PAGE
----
Stephen Ball calls for a new kind of teacher and a new form of professionalism built on collaboration and cooperative action. It is posted by BERA’s blog: http://berarespectingchildren.wordpress.com and is an edited extract from Professor Stephen Ball’s report for CLASS, the Centre for Labour and Social studies, which was published in September 2013.
Please follow the link to the BERA site here for the full post:
Education, justice and democracy: the struggle over ignorance and opportunity.
I have included some of Ball’s work in my PhD thesis, particularly his use of the word ‘performativity’. First used by Lyotard (1984), Ball defines it as:
a technology, a culture and a mode of regulation that employs judgements, comparisons and displays as means of incentive, control, attrition and change based on rewards and sanctions (both material and symbolic). (2003:216)
The use of the word performativity links hegemonic practices with industrial models to achieve measurable efficiency, resulting in a culture that:
requires individual practitioners to organise themselves as a response to targets, indicators and evaluations, to set aside personal beliefs and commitments and live an existence of calculation’. (2003:215)
Lucas (2007) describes the learning environment for student teachers within the lifelong learning sector as both ‘expansive’ and ‘restrictive’. He describes an expansive learning environment as a place where there are opportunities to engage in
multiple communities of practice at and beyond the workplace, access to a multidimensional approach to the acquisition of expertise, and the opportunity to pursue knowledge-based courses and qualifications. (2007:99)
Although there are opportunities for teachers in the lifelong learning sector to collaborate and co-operate more commonly they are located within small teams. The effect of this restrictive environment can be uncertainty, resistance to risk taking, and lack of confidence in their professional knowledge and practice. Moreover, in the case of student teachers there are also restrictions placed by a teacher education curriculum that has been part of a state apparatus transferring largely uncontroversial professional standards (Simmons and Thompson 2007). While the standards referred to by Simmons and Thompson were the FENTO standards, their replacement, the LLUK New Overarching Professional Standards (LLUK 2006) continued (until their revocation in 2013) continued to restrict student teachers to a set of criteria aimed at experienced teachers (Crawley 2012). Furthermore Ellis (2010), referring to schoolteacher education, sees the landscape of teacher education as a process of acculturation to the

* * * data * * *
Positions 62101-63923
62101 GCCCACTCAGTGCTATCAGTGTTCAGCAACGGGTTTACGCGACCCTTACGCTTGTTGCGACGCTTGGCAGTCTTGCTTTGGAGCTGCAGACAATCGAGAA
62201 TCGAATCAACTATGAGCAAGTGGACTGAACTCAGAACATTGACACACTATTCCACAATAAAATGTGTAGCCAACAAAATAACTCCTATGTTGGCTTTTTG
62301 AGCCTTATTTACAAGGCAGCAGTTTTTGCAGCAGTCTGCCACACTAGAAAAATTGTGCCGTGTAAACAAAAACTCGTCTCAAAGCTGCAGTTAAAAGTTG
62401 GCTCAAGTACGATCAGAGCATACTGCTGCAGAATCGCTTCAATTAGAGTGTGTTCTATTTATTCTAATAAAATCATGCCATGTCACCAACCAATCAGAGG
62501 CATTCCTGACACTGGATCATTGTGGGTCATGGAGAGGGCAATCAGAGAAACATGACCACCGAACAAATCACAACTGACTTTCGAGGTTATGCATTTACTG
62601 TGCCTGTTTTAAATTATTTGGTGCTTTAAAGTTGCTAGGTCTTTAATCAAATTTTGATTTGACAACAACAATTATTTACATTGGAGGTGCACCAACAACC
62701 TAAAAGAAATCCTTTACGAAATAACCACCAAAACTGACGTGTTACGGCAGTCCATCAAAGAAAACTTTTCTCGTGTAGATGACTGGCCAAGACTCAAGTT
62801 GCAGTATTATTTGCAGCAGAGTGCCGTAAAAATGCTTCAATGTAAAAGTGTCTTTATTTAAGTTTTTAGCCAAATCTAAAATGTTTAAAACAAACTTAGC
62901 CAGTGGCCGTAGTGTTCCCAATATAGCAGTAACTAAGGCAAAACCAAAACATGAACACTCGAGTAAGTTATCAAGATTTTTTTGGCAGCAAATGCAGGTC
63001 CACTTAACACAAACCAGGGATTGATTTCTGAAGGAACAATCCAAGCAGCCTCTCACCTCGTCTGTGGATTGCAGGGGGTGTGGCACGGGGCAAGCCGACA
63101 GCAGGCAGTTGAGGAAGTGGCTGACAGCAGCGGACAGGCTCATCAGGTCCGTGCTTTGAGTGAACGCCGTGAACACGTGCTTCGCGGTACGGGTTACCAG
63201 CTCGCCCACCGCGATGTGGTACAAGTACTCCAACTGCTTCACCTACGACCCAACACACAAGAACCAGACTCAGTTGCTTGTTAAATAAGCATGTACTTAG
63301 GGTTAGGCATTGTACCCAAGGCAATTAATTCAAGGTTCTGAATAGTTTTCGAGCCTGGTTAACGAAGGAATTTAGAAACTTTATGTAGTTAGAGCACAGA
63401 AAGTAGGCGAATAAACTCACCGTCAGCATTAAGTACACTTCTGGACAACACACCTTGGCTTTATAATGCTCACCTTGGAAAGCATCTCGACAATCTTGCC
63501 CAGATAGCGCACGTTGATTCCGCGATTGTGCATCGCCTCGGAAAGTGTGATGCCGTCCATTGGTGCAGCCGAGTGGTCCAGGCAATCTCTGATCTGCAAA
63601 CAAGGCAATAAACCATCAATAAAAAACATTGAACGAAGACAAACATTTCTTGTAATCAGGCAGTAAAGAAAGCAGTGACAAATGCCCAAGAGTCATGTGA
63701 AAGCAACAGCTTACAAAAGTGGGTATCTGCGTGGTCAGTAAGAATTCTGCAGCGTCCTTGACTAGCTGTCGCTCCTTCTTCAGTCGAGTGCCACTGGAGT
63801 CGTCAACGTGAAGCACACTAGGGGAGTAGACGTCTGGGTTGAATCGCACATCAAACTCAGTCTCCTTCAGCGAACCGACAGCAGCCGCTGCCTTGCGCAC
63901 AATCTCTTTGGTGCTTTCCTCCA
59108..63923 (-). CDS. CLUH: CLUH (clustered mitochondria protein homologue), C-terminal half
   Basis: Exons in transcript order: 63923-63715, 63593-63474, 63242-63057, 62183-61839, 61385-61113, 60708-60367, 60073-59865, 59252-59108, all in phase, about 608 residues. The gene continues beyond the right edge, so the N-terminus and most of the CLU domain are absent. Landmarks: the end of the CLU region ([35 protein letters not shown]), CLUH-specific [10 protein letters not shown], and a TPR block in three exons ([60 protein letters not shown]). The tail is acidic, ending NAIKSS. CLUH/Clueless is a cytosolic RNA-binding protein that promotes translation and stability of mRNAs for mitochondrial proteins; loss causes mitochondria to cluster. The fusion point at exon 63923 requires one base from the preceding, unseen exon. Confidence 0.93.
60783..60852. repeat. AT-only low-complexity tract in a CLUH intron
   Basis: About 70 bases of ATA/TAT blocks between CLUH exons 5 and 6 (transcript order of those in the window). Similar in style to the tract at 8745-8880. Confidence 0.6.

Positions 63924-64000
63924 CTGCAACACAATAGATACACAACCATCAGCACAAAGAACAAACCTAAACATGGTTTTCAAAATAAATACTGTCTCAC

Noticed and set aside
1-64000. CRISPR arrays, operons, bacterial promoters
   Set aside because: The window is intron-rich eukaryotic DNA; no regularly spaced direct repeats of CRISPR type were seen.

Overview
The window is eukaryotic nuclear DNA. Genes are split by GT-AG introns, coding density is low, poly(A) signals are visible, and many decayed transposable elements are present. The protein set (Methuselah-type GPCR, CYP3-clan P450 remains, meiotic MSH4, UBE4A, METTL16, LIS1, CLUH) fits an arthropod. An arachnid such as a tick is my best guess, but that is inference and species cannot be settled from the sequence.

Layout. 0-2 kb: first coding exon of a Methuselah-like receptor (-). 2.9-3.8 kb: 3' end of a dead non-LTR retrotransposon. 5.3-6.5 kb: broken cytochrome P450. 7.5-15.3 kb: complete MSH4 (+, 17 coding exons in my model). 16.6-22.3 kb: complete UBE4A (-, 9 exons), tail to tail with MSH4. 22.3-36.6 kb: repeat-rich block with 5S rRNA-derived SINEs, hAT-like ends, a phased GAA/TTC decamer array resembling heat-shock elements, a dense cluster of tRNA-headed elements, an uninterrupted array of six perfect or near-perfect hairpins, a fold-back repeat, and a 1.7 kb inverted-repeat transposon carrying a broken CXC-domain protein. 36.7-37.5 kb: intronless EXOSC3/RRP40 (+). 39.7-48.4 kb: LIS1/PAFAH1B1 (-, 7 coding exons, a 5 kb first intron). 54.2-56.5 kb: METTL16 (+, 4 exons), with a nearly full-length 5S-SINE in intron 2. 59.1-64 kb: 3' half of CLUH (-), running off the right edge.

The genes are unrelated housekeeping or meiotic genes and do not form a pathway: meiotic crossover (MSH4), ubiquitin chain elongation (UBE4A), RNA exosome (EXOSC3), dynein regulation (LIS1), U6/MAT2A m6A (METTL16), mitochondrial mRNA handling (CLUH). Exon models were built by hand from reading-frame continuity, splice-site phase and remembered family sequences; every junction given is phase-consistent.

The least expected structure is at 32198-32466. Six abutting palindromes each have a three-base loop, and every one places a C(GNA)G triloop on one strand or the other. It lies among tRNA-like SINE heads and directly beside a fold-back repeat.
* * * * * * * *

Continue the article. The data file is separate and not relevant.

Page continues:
existing practices of the setting with an emphasis on the reproduction of routinised behaviours and the development of bureaucratic virtues such as compliance and the collection of evidence. (2010:106)
I do hope that the Professional Standards for Teachers and Trainers in England will inspire those of us working with teachers and in the lifelong learning sector to join the projects for democracy and community building, and certainly it is teacher educators who can inculcate the products and processes of collaboration and co-operative action through the initial teacher education curriculum.